Exposure to electricity resulted in 141 workplace fatalities and 2,090 cases with days away from work in 2013, according to the 2016 edition of “Injury Facts,” a chartbook from the National Safety Council. How can workers stay safe?
When thinking about where electrical hazards are commonly found, your first thought likely isn’t your office. However, the Georgia Institute of Technology states that electrical equipment used in offices can be hazardous and result in serious injuries if not properly maintained.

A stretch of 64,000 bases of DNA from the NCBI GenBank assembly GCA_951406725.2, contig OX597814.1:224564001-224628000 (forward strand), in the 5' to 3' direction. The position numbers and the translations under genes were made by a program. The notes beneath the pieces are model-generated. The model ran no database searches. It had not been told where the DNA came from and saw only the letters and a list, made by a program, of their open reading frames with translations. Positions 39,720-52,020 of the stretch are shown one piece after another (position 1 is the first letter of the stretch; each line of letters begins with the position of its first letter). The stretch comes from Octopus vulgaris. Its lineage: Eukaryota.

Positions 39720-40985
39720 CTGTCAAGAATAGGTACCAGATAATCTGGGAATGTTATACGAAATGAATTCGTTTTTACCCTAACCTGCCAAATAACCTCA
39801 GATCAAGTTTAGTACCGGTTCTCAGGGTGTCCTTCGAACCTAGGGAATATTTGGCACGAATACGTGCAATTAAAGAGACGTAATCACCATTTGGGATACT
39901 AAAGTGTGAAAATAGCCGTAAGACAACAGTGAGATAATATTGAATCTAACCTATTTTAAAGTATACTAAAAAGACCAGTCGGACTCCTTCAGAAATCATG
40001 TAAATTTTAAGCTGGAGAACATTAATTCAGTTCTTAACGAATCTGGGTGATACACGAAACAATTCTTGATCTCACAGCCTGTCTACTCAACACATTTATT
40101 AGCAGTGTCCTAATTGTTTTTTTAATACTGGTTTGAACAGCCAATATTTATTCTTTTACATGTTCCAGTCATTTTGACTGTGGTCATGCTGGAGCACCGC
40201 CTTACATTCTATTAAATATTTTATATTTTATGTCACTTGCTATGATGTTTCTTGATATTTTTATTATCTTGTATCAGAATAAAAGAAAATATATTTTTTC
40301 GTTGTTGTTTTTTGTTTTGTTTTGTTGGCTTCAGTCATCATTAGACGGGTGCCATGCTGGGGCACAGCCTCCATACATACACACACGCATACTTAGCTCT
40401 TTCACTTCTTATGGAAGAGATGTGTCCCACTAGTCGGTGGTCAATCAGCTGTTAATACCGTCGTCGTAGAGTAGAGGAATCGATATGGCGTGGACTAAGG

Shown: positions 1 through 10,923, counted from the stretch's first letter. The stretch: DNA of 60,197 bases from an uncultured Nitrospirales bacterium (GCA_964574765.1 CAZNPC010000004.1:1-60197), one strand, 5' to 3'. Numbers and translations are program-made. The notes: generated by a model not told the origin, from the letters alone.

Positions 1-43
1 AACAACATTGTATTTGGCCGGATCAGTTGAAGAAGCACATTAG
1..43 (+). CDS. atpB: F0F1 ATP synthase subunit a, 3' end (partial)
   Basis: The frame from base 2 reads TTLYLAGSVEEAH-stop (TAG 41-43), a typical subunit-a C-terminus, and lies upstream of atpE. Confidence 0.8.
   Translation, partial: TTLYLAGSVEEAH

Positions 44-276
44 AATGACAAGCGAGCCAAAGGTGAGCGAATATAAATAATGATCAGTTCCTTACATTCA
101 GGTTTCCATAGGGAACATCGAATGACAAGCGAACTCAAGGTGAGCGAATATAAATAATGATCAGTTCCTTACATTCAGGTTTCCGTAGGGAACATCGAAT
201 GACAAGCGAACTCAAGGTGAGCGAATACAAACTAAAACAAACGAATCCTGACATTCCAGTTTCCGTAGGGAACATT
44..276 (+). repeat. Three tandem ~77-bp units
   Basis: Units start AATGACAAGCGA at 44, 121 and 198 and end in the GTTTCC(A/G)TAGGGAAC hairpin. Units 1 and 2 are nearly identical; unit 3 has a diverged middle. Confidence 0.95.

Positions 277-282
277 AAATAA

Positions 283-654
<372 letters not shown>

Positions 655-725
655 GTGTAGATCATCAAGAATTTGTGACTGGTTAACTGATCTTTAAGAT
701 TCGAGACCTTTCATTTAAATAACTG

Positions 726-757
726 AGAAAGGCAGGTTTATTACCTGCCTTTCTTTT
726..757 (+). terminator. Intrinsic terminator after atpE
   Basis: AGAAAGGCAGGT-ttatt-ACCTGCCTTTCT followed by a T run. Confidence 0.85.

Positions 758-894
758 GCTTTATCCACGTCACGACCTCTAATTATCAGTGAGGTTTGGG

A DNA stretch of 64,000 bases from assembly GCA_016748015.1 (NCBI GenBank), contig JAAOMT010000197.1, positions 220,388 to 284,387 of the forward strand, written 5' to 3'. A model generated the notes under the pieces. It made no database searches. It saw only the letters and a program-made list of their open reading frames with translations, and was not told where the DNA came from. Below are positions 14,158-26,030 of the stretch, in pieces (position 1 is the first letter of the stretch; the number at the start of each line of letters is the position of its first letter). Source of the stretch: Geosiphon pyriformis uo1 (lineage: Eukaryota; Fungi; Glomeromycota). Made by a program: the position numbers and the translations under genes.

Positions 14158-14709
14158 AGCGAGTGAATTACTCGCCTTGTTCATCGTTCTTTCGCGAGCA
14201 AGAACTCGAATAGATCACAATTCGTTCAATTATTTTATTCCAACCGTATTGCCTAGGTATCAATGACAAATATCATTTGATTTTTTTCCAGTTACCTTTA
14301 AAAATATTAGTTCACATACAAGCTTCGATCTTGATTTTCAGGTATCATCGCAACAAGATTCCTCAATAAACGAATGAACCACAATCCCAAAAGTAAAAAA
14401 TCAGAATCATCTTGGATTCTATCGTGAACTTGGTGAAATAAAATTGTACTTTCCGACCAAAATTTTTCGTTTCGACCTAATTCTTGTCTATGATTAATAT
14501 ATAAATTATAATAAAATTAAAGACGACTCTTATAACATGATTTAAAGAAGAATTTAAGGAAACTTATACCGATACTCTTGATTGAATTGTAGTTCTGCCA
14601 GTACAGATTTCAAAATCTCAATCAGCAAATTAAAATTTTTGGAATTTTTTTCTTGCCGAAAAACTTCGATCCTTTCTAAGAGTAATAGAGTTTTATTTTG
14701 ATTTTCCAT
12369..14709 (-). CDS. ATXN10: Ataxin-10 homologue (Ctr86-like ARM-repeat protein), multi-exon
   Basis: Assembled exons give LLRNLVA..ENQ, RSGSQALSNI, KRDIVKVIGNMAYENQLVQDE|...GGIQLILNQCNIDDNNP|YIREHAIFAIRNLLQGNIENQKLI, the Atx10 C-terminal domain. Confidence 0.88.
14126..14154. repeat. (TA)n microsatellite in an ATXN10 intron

Exposure to electricity resulted in 156 deaths and 1,730 cases involving days away from work in the United States in 2012, according to the 2015 edition of the National Safety Council’s “Injury Facts.”
Electrical extension cords are used in many office buildings and worksites, and should be treated with caution. The Texas Department of Insurance Division of Workers’ Compensation reminds workers that correct use of extension cords is an important component of on-the-job electrical safety.
Although injuries from electrical hazards represent a fraction of total on-the-job injuries, they are more likely to result in death than injuries from other causes, according to the Arlington, VA-based Electrical Safety Foundation International.